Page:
Nuacht Aoir

Porch Pirate Brigades
Confessions Of A Porch Pirate
Part One

confessions of a porch pirate

Nuacht Aoir has learned – exclusively – that the "Gila Regional Porch Pirate Brigade" is in the process of being established. Its goal is to serve the residents of Catron, Grant, Hidalgo, and Luna Counties as they fight the scourge of thieves who steal packages from residences and motor vehicles in Southwest New Mexico.

In addition, Nuacht Aoir has also learned – exclusively, of course – that a (recently) reformed thief – George Jones – is offering advice to the founder of this new business.

(Please note that "George Jones" is a pseudonym. Nuacht Aoir agreed to provide cover to this individual in order to secure quotes for this news column.)

Mr. Jones noted that his background as a (recently) reformed thief provided him with great insights into the minds of people who steal for a living.

"I understand the motivations of the typical thief," Mr. Jones explained. "No one I know really wants to work. Our parents taught us that we are victims of the system. 'Systemic this,' 'Systemic that.' It's all the same."

"Most people my age don't see any value in having to get up early in the morning and work for 'the man,'" Mr. Jones continued. "The first time I went to work and got my initial paycheck, I asked my boss who was FICO and why was FICO taking part of my money. To say I was shocked was an understatement. As someone who went to college for a couple years, I was never taught about FICO."

Mr. Jones said that "after having all of my living expenses paid for by my mom and dad, I wasn't about to share my paycheck with FICO. No siree."

Instead of keeping that job, Mr. Jones decided to quit. Of course, he didn't call his employer to let them know of his decision. He just didn't show up the following week.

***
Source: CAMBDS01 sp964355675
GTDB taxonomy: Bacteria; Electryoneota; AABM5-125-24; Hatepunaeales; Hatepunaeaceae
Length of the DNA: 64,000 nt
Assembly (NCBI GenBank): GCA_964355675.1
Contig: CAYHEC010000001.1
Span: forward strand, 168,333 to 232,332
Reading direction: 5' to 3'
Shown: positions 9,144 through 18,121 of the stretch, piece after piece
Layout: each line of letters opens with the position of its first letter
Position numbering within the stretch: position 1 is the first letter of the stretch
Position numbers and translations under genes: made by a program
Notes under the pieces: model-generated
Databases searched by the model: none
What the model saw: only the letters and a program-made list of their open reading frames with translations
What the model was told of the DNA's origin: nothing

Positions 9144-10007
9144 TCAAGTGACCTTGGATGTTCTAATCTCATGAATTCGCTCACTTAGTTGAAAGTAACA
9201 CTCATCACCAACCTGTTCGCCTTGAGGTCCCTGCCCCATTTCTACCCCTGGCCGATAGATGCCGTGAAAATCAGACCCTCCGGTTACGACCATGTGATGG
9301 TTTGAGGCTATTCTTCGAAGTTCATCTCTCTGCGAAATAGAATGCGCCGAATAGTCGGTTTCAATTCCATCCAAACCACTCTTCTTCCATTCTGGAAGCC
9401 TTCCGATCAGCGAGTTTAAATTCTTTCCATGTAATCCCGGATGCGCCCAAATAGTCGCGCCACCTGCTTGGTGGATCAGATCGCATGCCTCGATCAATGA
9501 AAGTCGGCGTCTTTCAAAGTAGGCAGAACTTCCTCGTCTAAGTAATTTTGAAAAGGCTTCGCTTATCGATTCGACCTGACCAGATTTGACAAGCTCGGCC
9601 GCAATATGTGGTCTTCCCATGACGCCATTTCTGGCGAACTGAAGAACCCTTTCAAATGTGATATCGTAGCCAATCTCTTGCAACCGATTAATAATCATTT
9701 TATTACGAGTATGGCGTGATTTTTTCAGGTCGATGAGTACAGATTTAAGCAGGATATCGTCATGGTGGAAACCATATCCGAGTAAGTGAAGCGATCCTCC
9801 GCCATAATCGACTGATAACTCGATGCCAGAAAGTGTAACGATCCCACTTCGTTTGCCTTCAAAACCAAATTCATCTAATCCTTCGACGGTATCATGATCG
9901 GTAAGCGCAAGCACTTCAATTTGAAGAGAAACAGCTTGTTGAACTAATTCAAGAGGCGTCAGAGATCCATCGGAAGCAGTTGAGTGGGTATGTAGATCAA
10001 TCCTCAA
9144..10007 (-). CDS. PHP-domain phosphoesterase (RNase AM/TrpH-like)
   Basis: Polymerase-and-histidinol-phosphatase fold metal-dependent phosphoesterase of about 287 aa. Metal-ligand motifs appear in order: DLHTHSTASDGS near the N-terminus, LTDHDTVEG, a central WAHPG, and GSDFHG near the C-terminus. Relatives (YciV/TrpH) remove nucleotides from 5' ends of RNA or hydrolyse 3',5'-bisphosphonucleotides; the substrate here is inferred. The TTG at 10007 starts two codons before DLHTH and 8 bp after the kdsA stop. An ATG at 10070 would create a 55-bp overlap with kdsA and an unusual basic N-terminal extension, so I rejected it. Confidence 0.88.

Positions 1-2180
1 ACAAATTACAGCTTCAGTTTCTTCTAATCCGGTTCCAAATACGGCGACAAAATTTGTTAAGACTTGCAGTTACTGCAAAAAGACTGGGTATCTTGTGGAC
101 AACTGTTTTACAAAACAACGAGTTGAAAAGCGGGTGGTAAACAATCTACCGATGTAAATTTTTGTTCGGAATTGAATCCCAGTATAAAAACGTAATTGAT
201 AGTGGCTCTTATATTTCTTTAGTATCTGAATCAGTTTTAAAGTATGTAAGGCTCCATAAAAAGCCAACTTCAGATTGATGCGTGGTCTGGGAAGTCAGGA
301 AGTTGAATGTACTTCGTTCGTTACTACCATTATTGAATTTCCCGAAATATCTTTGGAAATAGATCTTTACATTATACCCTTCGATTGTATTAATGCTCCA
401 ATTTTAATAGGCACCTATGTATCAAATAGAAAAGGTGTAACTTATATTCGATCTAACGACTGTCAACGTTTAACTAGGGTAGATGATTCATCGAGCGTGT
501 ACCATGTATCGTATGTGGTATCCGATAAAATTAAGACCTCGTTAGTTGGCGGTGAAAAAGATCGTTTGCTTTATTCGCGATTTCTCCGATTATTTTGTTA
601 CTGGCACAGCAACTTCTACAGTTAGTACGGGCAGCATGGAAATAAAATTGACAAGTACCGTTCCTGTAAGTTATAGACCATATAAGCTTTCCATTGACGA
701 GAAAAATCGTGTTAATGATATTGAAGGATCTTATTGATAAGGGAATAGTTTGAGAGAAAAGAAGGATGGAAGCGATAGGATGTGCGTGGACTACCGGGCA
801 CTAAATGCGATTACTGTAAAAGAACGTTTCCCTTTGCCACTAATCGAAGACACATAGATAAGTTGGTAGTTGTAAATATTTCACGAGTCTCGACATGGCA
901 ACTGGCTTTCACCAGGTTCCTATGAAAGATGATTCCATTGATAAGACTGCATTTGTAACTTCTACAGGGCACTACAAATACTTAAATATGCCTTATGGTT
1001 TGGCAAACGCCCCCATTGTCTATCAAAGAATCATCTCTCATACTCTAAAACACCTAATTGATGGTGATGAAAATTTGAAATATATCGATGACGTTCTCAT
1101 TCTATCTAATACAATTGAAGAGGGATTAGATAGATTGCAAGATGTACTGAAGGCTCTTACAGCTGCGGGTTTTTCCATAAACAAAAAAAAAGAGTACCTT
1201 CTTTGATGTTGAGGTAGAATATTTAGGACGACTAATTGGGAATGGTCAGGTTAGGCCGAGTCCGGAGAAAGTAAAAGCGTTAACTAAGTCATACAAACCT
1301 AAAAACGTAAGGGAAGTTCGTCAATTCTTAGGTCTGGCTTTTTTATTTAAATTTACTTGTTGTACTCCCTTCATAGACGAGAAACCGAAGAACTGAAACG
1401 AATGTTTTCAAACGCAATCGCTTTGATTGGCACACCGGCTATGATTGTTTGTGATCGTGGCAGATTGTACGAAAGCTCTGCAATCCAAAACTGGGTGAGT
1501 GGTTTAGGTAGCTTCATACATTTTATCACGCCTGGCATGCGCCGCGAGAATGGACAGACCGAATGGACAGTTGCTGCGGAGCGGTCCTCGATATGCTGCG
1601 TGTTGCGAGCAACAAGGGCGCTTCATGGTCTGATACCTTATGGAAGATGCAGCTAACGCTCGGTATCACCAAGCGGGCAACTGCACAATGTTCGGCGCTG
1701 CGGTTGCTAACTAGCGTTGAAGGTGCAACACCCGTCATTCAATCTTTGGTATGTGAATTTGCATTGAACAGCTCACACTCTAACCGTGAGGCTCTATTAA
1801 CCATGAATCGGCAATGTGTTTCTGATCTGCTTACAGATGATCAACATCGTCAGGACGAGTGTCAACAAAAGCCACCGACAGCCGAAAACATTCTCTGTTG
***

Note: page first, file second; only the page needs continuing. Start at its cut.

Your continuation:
"I figured my boss was smart enough to realize I wasn't going to keep working under those conditions," Mr. Jones stated. "Why waste my time responding to his telephone calls and text messages? He's just a tool. A tool of the man."

While Mr. Jones did not detail exactly when his parents realized he didn't intend to work for a living, it was likely sometime after the U S Supreme Court ruled that the Administration of President Joseph (Joe) Biden could not unilaterally waive large amounts of debt incurred by former college students.

"My parents got on me about having to pay for college loans," said Mr. Jones. "I didn't take out any college loans. They prepared the documents – just asked me to sign in a couple places. They wanted a college graduate. It wasn't my fault that those teachers didn't understand that I had been systemically harmed and couldn't succeed because the system is stacked against me. Afterall, I didn't even get a degree for all my efforts."

"Even the President said people like me were getting taken advantage of by the colleges and the lenders," continued Mr. Jones. "Now President Biden says there's nothing he can do to cancel the debt of my parents. He promised. I'm holding him to his commitment."

Without a steady income from gainful employment, Mr. Jones sought out other ways to get money.

He saw how delivery people left packages on the porches of houses in his neighborhood.

He noticed that some of those packages sat on the stoops for hours.

He decided to grab one of the packages.

He walked up to the first house, he noted, like he was a door-to-door salesman and knocked on the door – "just like those religious people knocking on your door."

When no one answered, he bent down, picked up the package, and walked down the street.

"I didn't run," Mr. Jones explained. "I figured it was better to just walk like I was the one going to deliver a package to someone's home. I didn't want to call attention to myself."

"And it worked," he continued. "No one stopped me. Not even the old folks on the bench."